[OPE-L:6455] Re: Re: general law of value and the world market - refs

From: gerald_a_levy (gerald_a_levy@msn.com)
Date: Sat Jan 26 2002 - 16:09:55 EST

----- Original Message -----
From: "Jurriaan Bendien" <j.bendien@wolmail.nl>
Sent: Saturday, January 26, 2002 3:23 PM

Hi Jerry,

Thanks for the reference. I haven't studied Sau and don't know anything
about him so I cannot comment, and I haven't advanced very far at all with
my study of foreign trade and the world market yet - I just didn't have the
time in recent years. I would disagree though with Sau when he limits the
concept of superprofits (surplus-profits or "extra-Mehrwert") to industrial
capital. Surplus-profits can arise in any branch of capitalist activity,
for instance through the (temporary) monopolisation of new technology or
natural resources, or more generally any condition which creates a barrier
to competitive pressures or gives a special edge in productivity. This, as
Mandel indicated, is essential for understanding the trajectory and
dynamics of capitalist development in the real world, since what drives the
system forward (its dynamism) is precisely the search for
higher-than-average profits, i.e. surplus profits (in Mandel's
periodisation, freely competitive capitalism 1780-1885 is characterised by
the realisation of surplus-profits mainly at the expense of economically
backward (often agricultural) regions in a single country, classical
imperialism 1885-1940 is characterised by the realisation of
surplus-profits mainly at the expense of other, economically backward
countries, and late capitalism (1940-) is characterised by the realisation
of surplus-profits mainly on the basis of technological progress
(technological rents) - whether that is correct is difficult for me to
evaluate at this stage).

What Sau means by the "law of value" is not quite clear to me from what you
write. What I mean by it, simply put, is that the value of commodities is
determined by the average socially necessary labour-time required to
produce them. Therefore relative commodity prices (exchange-values) must
reflect differences in production costs measured by labour-time, i.e. the
valuation of labour-time is conserved in the circulation of
commodities.  This may be true more or less directly under conditions of
simple commodity production, such as it occurs in the economic life of
precapitalist societies, but as Marx shows, in capitalist society the
operation of the law of value gets more complicated, containing many more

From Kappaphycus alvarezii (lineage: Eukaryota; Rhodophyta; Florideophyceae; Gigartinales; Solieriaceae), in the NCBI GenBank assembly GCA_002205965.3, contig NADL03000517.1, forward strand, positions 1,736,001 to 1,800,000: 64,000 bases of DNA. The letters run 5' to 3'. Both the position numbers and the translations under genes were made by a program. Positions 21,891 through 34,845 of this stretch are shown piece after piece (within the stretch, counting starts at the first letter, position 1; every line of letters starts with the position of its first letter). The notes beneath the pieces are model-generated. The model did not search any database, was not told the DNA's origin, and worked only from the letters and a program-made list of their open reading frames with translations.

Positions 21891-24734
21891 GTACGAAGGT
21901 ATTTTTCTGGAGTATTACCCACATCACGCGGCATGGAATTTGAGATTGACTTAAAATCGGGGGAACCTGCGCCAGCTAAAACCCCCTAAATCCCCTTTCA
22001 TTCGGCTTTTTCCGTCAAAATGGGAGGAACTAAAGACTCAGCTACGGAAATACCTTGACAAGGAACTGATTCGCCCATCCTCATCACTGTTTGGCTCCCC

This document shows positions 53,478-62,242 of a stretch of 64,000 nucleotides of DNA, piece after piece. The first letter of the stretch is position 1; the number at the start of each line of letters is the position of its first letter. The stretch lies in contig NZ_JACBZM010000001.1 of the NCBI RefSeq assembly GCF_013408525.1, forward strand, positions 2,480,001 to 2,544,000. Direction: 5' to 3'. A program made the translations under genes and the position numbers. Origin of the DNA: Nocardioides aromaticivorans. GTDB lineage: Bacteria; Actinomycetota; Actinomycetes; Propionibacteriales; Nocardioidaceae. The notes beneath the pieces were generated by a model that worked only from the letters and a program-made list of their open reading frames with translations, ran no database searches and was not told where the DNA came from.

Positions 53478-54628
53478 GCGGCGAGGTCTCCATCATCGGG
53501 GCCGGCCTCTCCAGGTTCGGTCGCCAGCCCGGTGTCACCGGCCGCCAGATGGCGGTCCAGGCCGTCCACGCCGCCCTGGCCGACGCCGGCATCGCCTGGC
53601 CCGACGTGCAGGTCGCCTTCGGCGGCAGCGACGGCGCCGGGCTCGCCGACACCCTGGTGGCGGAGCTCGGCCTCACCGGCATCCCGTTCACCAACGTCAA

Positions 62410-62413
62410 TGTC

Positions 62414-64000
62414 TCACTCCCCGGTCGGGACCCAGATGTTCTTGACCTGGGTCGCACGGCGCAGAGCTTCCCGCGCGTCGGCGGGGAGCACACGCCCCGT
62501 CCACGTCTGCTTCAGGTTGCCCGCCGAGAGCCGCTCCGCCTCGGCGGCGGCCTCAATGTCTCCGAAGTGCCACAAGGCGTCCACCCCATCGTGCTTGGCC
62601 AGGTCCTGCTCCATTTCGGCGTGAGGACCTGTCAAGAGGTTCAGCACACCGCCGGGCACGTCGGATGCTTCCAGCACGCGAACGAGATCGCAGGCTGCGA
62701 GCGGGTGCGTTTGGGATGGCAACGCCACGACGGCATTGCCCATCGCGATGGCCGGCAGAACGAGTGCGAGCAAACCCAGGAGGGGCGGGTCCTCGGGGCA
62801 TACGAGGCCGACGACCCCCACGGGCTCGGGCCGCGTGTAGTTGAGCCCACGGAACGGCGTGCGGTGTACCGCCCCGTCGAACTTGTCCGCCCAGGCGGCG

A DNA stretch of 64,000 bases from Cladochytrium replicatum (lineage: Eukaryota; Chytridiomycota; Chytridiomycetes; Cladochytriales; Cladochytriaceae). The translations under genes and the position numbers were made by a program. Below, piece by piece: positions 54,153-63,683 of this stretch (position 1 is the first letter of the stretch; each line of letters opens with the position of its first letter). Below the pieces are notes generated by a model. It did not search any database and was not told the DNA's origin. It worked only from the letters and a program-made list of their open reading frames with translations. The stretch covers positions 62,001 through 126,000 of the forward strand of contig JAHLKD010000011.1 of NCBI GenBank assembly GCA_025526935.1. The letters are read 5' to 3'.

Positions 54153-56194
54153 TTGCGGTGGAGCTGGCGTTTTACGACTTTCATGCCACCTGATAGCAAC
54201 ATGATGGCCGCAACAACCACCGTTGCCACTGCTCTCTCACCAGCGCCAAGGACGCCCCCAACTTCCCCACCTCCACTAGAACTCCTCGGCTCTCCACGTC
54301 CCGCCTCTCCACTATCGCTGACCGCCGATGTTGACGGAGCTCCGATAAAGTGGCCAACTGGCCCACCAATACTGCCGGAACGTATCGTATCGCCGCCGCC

mediations. It asserts itself through the competitive process among
industries, where production prices and market values are formed, and
profit rates are at least tendentially equalised - market-prices must
systematically deviate from labour-values and so on. On the world market
the operation of the law is modified again, among other things because more
labour ends up exchanging against less labour, as is reflected in the
"terms of trade". The ultimate basis of this is differentials in
productivity (of labour and of the soil). It may be argued, as Mandel did,
that internationally there is "no effective equalisation of the rate of
profit", but this would appear to be only a temporary or historical
circumstance, in function of imperialism - the long term trend would be for
rates of profit and productivity differentials to even out between
countries with the further development of world trade and international
competition (maybe not so clearly in the case of agriculture, but certainly
for industrial goods).

To construct a theory of the capitalist world market is difficult not just
because of the vast complexity of the subjectmatter (how can we say
meaningful things about such a vast subject within the boundaries of our
own limited experience) but also because the modalities of imperialism
differ in space and over time (the way one country is imperialised or
imperialises may be different to the way another country is). We have to
deal not just with world trade but with monetary policy, protectionist
measures etc. This is perhaps why many authors prefer to study a specific
country or region and its insertion in the world
market.  Nevertheless,  the Marxian law of value would seem to be a good
theoretical starting point which is consistent with Marx's method of
starting off with some simple pure abstractions and gradually incorporating
more layers of analysis. In that case, we would I think be faced first of
all with a critique of Ricardo's theory of comparative advantages, and a
consideration of the phenomenon of unequal exchange. That is more or less
where the currently Marxian scholarship is at, but like I say I never had
the time to really delve into it systematically. All I can really do at
present is refer to some authors who have, which I did.

I think one of the problems with the Marxian scholarship on
underdevelopment - insofar as it deals with a real object and not merely an
object-in-thought, and leaving aside faulty theories of unequal exchange
(through lack of a developed concept of the operation of the law of value,
which leads to a focus on distributional conflicts) -  is a very restricted
view of "primitive (original) accumulation", confusing the original
accumulation of money capital with the original accumulation of industrial
capital. Primitive accumulation is something that occurs all the time, and
under much more varied conditions than Marx describes with reference to
Britain. In many parts of the so-called Third World there was and is plenty
accumulation of money capital, yet it doesn't transform into industrial
(productive) capital - this is what has to be explained.



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